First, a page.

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Reinvigorating Education Through Rewards – by Trevor Mast
February 8, 2018
Trevor Mast, Senior Vice President Financial Services Products
On the surface, the growing number of reward schemes being introduced into educational establishments may seem somewhat trivial. While you may be tempted to ask if students will start receiving medals simply for showing up, these schemes are intended to improve the entire educational ecosystem – from pre-school to university, and not just for students, but for teachers and parents as well.
With a well-designed reward system, academic performance and attendance are improved, extra-curricular activities are encouraged, positive behavior is championed, parental engagement is invigorated, student/teacher relations are improved, financial literacy is enhanced and community cohesion is revitalized.
There are concerns that external motivators such as reward schemes may be effective and well-intentioned, but ultimately work against the continued development of a child’s intrinsic motivation. In other words, rather than participating in school for the sheer pleasure of learning, they only do so for rewards. We can all agree that promoting positive and appropriate behavior among students in class is a good thing, but not all students have the same motivational drives. Some are motivated by praise, some by the challenge of the work, some by the pleasure of accomplishing something, some just for the love of learning. If that’s not enough, rewarding students without also rewarding their teachers and parents can fail.
The reality is that many students would benefit from more conventional rewards to encourage appropriate behavior, but all players must work together to create a mutually beneficial system.
Rewarding All Stakeholders
Effective reward schemes need a widened scope that includes teachers and parents in order to generate a village mentality and a stronger educational ecosystem community.
Educational reward schemes can be used to reward students for completed projects and homework assignments both in groups and individually. The rewards themselves do not necessarily offer cash incentives; instead, care must be taken to design appropriate rewards for each party – student, teacher, and parent – that matches desires, roles, and interests. These could be in the form of movie tickets, reductions in the cost of school supplies, electronic gadgets, prepaid college tuition, pre-loaded financial products, sporting goods, gift cards from merchant partners, etc.
The rewards must be relevant hooks that entice people to participate. While students can be rewarded for good practice, grades and attendance, parents can also earn for actively participating in their child’s school life. Likewise, teachers can be rewarded for participating in extra training, class performance, length of stay, etc.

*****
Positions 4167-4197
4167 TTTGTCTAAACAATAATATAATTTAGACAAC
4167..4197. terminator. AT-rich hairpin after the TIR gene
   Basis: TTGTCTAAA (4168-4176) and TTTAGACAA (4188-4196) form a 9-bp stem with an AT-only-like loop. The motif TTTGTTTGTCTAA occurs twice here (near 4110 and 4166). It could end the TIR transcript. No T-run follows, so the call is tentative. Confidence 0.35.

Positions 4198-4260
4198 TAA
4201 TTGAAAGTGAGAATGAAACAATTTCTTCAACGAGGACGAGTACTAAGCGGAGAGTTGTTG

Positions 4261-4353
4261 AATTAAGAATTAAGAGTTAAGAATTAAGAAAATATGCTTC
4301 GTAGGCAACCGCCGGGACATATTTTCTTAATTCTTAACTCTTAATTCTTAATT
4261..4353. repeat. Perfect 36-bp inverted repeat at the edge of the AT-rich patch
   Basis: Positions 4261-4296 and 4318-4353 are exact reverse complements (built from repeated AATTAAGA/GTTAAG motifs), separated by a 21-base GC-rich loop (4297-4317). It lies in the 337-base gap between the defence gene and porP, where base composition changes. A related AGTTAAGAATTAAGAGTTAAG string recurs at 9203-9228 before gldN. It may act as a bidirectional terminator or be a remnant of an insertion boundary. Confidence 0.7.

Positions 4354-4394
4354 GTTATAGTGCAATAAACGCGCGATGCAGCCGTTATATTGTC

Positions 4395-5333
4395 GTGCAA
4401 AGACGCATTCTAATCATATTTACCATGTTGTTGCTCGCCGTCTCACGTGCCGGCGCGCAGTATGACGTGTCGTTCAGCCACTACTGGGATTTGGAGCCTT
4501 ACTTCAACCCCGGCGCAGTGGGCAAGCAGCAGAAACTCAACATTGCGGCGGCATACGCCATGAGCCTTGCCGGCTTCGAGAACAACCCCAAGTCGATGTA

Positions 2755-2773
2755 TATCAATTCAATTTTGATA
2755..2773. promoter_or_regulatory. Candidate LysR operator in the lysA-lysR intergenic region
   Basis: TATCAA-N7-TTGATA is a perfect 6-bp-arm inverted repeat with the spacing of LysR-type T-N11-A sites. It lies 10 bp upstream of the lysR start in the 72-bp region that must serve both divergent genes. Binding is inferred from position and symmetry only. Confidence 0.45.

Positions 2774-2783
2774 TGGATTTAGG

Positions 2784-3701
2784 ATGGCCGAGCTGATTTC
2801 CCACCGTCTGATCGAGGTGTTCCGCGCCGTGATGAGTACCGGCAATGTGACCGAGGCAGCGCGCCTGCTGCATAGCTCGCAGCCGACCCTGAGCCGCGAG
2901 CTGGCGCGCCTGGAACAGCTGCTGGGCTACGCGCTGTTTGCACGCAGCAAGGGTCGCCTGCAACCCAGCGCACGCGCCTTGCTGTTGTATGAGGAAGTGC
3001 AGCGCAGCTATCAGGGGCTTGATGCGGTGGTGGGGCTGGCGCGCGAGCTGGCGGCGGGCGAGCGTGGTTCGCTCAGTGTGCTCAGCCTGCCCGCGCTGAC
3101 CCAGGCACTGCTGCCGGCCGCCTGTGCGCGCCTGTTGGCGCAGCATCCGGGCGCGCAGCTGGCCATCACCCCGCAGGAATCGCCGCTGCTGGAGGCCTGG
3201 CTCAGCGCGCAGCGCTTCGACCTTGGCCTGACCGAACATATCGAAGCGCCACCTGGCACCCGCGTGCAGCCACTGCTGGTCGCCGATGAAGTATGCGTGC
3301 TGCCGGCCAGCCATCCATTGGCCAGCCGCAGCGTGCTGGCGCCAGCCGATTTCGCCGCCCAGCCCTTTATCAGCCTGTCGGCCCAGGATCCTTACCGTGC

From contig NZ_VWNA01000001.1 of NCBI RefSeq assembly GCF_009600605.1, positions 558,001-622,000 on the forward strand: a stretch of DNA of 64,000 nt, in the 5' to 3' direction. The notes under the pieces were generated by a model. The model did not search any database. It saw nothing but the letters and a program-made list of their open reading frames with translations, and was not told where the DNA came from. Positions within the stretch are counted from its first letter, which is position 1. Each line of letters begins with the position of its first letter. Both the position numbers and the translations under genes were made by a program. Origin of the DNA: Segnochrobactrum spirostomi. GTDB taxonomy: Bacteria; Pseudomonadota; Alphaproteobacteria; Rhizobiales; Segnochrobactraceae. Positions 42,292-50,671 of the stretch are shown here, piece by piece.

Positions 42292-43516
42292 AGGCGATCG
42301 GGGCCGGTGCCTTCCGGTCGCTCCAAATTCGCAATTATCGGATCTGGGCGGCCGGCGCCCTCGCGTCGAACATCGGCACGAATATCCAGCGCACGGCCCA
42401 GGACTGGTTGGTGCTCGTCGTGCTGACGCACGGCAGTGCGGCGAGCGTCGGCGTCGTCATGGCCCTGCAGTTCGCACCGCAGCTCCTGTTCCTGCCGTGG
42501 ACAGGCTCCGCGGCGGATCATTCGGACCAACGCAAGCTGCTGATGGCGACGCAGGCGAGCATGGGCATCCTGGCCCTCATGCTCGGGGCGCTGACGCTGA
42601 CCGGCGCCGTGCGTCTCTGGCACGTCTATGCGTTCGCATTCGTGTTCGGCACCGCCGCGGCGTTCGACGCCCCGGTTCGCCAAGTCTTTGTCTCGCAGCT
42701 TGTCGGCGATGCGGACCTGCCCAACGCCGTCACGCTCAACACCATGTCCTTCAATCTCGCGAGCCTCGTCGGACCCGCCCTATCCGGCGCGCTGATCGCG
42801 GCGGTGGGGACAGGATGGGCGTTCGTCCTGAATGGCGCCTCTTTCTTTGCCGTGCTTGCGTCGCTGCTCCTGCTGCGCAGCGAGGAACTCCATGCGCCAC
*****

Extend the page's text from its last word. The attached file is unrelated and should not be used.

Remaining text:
For these schemes to work effectively, it is vital to cover the complete educational journey – from pre-school to university. The idea is to offer a consistent and ongoing reward scheme that becomes second nature to the student and builds up over years. Consequently, the rewards offered need to step up as the child matures. For example, a young child may be happy with modest rewards, but by the time they reach university, rewards need to match their broadened aspirations.
Given that sophisticated reward schemes are expensive to implement and operate, there is a need to include other parties in the loop who could also benefit from inclusion and assist in the all-important funding. In this regard, financial institutions and local retailers are ideally placed to partner in such reward schemes by offering valuable educational programs and cost-reduced purchases. They also can take advantage of multiple marketing opportunities to promote their products. As students learn about financial products, they can earn rewards, and then spend those rewards with retail partners in the form of reductions and preferential rates.
Motivating students to learn is part of the challenge that instructors face. Fortunately, under a rewards-based system, students tend to show higher interest and increased participation in everyday classroom duties and responsibilities.
Under a well-designed scheme, students receive tangible rewards and reinforcement at frequent intervals, thus maintaining their motivation. Such programs can also be used to encourage long-term effort and accountability. For instance, a student failing an assignment could be disqualified and made to forfeit rewards earned in that subject; meanwhile, holding back a portion of a student’s reward money until after graduation may keep them focused on the bigger picture.
Pilot reward schemes have begun across the country. Some have been at school level or with a subset of students within a school; others have tried the schemes at a county or even state level. However, going forward, if the entire educational journey of students is to be covered, there is a need to consider how these schemes can operate nationwide. The most successful schemes have been those that incorporate both financial institutions and local merchants, creating a more inclusive and credible scheme where all parties win.
Successful students are happy students, and in order to have a classroom of happy students, reward schemes that cover parents and teachers, as well as students, show the greatest promise. It is vital to encourage students to be productive at home and in school. Rewards can create a feeling of pride and achievement among students thus motivating them to be more productive.